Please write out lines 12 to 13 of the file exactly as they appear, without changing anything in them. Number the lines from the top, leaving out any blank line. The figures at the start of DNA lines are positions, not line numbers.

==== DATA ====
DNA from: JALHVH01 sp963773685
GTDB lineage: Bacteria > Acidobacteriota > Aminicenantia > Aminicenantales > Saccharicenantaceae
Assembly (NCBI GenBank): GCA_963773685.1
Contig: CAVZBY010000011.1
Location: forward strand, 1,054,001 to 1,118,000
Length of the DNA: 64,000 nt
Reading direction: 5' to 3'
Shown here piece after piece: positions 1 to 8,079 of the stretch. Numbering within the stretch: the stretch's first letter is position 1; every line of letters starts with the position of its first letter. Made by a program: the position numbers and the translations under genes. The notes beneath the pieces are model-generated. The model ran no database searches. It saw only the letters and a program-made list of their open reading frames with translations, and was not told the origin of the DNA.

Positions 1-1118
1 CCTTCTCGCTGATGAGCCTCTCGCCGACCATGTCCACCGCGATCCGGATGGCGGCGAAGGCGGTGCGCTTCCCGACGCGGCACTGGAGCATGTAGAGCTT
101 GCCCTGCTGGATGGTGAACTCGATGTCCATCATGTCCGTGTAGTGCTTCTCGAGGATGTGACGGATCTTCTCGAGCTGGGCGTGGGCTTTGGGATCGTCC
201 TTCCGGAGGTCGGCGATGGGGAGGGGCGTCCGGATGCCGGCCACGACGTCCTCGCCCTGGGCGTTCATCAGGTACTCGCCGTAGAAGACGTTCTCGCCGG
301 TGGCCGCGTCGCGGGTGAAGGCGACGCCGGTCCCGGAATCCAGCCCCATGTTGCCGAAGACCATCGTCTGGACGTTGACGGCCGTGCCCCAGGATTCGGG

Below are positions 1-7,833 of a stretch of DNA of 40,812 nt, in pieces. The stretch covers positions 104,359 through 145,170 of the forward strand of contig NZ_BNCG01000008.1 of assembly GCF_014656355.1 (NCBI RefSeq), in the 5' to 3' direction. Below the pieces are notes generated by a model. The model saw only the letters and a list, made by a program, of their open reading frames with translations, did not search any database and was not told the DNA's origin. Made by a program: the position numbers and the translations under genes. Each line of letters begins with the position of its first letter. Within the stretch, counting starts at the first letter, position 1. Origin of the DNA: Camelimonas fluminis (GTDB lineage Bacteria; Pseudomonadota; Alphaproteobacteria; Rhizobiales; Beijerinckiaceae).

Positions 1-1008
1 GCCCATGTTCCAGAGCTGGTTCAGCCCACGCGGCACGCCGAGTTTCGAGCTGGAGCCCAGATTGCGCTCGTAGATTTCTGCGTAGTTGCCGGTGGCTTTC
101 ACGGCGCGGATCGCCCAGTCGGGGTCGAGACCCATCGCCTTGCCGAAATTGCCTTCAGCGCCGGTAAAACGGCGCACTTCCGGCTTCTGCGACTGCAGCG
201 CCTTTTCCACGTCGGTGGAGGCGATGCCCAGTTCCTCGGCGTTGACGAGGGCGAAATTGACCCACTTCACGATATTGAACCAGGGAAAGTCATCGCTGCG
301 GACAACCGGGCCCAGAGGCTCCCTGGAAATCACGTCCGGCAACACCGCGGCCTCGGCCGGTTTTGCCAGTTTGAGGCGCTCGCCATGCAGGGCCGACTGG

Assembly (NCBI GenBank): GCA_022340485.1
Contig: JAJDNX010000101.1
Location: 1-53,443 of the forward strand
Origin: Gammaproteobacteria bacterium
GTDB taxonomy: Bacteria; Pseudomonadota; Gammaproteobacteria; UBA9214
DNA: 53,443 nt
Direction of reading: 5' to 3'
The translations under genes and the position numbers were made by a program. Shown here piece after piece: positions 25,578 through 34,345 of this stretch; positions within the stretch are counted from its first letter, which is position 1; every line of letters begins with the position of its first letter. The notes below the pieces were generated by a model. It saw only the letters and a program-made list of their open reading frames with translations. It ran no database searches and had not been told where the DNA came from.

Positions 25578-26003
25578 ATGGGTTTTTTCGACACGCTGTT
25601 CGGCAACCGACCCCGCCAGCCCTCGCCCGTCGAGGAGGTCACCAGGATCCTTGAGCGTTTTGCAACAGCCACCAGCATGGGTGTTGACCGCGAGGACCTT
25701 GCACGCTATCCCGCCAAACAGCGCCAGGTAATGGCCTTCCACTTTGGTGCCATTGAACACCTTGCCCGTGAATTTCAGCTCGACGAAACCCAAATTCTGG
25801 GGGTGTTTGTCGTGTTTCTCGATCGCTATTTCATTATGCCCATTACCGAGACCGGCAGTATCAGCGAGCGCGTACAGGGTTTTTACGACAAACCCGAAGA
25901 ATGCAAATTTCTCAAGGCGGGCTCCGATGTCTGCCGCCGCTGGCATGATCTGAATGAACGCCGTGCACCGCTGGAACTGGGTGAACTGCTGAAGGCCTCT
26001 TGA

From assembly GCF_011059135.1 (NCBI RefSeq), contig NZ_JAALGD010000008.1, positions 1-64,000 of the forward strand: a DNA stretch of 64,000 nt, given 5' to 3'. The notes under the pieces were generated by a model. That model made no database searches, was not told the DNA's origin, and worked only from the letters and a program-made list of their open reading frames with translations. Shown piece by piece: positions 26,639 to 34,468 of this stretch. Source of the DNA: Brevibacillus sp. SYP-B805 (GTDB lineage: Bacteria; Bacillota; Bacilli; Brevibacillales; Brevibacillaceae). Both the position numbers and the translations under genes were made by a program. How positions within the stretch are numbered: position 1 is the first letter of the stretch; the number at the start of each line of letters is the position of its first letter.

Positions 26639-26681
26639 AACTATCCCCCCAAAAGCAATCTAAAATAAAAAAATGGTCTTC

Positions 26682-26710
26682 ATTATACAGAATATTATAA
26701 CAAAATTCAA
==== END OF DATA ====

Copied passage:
201 TTCCGGAGGTCGGCGATGGGGAGGGGCGTCCGGATGCCGGCCACGACGTCCTCGCCCTGGGCGTTCATCAGGTACTCGCCGTAGAAGACGTTCTCGCCGG
301 TGGCCGCGTCGCGGGTGAAGGCGACGCCGGTCCCGGAATCCAGCCCCATGTTGCCGAAGACCATCGTCTGGACGTTGACGGCCGTGCCCCAGGATTCGGG